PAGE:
sorry that my response is not helpful for you. I googled the variables myself landing in the docs, and thought the table above would be a good pointer since you did not mention it in your post.
Let’s dive a little deeper into the context from the docs.
The max amount the CPU allocation can be written to for build containers. When empty, it disables the cpu limit overwrite feature.
Taking a step back, and following the Kubernetes docs on assigning CPU resources Assign CPU Resources to Containers and Pods | Kubernetes
If you do not specify a CPU limit
If you do not specify a CPU limit for a Container, then one of these situations applies:
- The Container has no upper bound on the CPU resources it can use. The Container could use all of the CPU resources available on the Node where it is running.
- The Container is running in a namespace that has a default CPU limit, and the Container is automatically assigned the default limit. Cluster administrators can use a LimitRange to specify a default value for the CPU limit.
With a CPU limit in place, the container still sees the available resources on the node. If the application is designed in a way that it may consume all available resources. That’s where the requests value comes to action.
The GitLab Runner and its Kubernetes Executor allow you to specify these limits in .gitlab-ci.yml as CI/CD variables, giving the user a way of defining the pod resources.
In order to prevent abuse or overcommitment leading to killed pods, the max allowed setting the runner’s config.toml ensures an administrative limit. This cannot be overridden by the user in .gitlab-ci.yml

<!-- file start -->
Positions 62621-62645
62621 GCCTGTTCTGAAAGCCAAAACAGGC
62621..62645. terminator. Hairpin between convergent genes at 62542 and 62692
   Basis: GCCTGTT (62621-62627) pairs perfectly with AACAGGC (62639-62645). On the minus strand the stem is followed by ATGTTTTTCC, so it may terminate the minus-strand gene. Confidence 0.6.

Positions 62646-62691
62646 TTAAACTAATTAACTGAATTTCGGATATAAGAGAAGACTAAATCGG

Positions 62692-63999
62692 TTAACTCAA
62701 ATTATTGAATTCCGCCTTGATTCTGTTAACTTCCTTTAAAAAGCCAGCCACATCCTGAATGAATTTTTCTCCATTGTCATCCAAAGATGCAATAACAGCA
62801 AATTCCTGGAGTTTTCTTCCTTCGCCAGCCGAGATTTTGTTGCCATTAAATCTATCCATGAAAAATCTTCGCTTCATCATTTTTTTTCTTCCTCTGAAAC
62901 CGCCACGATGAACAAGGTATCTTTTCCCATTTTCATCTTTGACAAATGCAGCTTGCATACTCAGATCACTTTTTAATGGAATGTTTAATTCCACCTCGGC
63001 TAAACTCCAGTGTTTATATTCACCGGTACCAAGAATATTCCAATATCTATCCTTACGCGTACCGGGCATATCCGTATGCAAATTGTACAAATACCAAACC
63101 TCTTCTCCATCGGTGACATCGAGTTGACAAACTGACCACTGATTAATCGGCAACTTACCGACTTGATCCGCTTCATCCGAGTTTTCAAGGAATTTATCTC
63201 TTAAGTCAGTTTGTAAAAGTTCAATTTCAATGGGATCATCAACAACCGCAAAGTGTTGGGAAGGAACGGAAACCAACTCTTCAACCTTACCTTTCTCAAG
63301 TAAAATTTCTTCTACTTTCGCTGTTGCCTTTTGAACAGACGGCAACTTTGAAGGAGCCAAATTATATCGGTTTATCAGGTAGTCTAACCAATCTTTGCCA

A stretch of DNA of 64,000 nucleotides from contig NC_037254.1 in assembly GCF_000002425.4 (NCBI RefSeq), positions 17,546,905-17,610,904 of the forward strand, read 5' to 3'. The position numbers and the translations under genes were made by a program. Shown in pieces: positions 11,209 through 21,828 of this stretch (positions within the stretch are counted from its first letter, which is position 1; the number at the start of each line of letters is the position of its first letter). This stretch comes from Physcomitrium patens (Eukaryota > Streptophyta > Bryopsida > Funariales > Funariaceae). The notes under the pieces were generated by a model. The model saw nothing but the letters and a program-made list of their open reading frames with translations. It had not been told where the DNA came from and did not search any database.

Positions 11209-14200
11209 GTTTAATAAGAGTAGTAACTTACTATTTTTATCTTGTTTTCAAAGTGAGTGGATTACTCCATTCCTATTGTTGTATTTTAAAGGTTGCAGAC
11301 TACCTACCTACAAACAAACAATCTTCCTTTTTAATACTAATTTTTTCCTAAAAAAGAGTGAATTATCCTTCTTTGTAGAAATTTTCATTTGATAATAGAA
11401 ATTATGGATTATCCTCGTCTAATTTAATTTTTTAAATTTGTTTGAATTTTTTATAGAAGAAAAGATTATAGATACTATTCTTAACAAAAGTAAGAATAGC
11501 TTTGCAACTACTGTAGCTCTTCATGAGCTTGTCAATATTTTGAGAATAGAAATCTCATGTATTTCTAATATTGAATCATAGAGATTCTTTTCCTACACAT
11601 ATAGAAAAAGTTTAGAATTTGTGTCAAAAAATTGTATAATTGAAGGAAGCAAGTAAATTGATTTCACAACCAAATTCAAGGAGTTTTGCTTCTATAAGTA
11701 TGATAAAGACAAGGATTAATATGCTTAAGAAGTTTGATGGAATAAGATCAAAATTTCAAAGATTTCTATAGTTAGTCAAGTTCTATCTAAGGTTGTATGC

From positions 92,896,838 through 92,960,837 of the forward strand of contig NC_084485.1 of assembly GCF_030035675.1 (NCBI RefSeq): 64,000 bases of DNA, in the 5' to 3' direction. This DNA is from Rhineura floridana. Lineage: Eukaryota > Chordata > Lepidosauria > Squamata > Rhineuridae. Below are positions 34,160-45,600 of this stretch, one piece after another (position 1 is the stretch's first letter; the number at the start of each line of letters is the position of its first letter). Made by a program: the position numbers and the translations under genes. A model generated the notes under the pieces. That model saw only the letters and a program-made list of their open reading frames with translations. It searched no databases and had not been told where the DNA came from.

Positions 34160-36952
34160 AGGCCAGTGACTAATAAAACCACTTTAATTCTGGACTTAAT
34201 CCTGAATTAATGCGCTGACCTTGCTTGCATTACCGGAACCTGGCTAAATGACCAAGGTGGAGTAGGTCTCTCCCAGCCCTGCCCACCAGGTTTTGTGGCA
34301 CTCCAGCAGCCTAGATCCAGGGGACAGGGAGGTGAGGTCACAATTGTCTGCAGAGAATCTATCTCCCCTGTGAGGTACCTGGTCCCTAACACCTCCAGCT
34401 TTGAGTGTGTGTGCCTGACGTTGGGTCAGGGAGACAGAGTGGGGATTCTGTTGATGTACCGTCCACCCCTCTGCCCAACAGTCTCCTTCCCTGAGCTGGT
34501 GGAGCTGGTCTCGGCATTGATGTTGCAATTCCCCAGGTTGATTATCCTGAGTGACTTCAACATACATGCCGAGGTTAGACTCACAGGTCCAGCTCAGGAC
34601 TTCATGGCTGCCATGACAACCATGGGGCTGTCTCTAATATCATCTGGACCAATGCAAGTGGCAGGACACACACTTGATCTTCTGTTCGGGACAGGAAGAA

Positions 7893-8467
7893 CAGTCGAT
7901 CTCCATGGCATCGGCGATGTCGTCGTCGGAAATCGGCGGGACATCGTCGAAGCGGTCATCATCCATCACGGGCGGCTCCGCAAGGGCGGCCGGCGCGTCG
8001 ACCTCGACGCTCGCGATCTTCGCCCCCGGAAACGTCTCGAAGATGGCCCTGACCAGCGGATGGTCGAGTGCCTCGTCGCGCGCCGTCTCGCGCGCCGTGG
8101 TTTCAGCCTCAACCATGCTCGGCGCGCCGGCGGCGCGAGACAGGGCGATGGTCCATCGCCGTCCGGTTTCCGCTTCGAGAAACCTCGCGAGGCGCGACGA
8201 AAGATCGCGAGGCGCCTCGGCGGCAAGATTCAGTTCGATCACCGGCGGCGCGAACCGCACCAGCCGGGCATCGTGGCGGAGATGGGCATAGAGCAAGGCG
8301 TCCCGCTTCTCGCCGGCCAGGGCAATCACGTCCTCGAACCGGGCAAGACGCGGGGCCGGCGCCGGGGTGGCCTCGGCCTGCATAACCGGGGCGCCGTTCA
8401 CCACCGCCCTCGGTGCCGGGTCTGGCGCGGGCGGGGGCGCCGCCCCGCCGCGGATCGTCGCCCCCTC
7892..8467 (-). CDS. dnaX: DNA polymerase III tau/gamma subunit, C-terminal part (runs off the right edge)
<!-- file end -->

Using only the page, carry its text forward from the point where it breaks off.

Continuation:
The values for these variables are restricted to the max overwrite setting for that resource.
If you are interested in how it is implemented, the source code of
gitlab-org/gitlab-runner provides more insights. There are comparison functions which ensure that the configured cpu, memory and ephemeral storage values are not bigger than the max overwrite values in config.toml.
The implementation reminds me of how rlimit() is available in libc, specifying a max value which cannot be overridden from the user side. Limits on Resources (The GNU C Library)
The documentation for the executer is at docs/executors/kubernetes.md · main · GitLab.org / gitlab-runner · GitLab - if you see things to update/make more clear from this topic, please go ahead with a merge request